He also said there will be a new “investment zone” in Wrexham, Wales, in an attempt to increase employment in the area. There will be three others in England: in Greater Manchester, and the West and east Midlands. He will also explore options for the sale of some of the government’s stake in NatWest. This will be done through a “retail share offer”.

Pension Reform
Chancellor Hunt reiterated the government’s commitment to the Mansion House Compact, introducing a strategy for consolidating and scaling pension funds. This approach, directing up to 5% of pension capital into unquoted and unlisted companies, hints at a transformative shift for the pension industry. The focus on Alternative Investment Market (AIM) companies as potential beneficiaries emphasizes the potential impact on smaller growth enterprises. As the financial landscape readies itself for this orchestrated consolidation, the dynamics of the pension sector could undergo significant changes, presenting challenges and opportunities for investors.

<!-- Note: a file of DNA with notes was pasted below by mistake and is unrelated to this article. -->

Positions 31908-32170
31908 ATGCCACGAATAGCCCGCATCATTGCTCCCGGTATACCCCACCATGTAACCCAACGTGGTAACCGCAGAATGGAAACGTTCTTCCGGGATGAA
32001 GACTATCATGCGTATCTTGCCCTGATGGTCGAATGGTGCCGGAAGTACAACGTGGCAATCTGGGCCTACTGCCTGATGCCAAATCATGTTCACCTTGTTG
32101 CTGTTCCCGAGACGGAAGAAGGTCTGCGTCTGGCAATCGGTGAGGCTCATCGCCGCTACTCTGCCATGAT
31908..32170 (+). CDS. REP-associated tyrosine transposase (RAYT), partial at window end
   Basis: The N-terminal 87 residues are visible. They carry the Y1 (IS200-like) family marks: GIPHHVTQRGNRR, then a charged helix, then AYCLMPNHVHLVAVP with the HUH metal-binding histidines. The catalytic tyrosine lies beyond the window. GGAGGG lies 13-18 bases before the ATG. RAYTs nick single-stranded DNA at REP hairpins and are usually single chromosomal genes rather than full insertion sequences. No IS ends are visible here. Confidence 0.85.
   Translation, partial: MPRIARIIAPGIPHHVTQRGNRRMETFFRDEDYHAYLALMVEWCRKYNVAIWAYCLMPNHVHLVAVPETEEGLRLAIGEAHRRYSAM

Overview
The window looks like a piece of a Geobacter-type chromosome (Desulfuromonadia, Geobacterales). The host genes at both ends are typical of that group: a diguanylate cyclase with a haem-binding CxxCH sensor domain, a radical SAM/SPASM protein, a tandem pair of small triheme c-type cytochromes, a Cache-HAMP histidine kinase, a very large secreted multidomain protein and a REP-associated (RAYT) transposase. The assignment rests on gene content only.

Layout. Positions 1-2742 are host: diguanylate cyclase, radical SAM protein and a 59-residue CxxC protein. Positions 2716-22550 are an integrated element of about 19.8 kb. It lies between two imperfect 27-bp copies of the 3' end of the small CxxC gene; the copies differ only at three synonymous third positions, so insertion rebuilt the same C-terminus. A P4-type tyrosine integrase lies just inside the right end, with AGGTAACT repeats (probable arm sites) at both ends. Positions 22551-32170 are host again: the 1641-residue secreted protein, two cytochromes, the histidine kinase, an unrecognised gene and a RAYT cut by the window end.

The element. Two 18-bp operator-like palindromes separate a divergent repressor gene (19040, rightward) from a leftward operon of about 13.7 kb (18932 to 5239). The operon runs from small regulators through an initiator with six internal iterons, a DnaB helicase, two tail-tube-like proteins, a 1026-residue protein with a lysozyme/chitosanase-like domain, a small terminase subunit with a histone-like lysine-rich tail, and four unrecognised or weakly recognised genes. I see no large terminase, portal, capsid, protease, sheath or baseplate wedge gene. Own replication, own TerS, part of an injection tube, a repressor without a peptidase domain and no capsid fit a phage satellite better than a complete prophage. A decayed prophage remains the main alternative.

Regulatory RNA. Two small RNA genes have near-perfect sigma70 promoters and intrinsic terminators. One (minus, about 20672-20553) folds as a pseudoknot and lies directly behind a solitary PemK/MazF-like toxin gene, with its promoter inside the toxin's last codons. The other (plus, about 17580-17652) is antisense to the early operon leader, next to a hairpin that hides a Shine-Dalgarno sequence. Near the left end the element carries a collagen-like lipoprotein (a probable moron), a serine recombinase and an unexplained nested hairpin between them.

Now let’s talk notable omissions. What was left unsaid?

Amidst the array of economic policies, the Autumn Budget 2023 left certain anticipated announcements off the table, such as

  • Income tax cuts
  • A British-ISA – an ISA to promote investment in UK-listed stocks
  • Reducing or abolishing Inheritance Tax

These unfulfilled expectations create a backdrop of curiosity, prompting questions about the strategic considerations in the budget drafting process.

Setting the Stage for elections ahead…
With a general election on the horizon, political parties are positioning themselves. Hunt’s attempts to cast the budget in a positive light face scrutiny from the opposition, setting the stage for a fierce battle in the political stage.

In conclusion, the Autumn Budget 2023 carries the weight of economic recovery and political positioning. As the nation navigates through uncertain times, only time will reveal whether Hunt’s promises translate into tangible improvements and whether the budget becomes a pivotal factor in the upcoming election.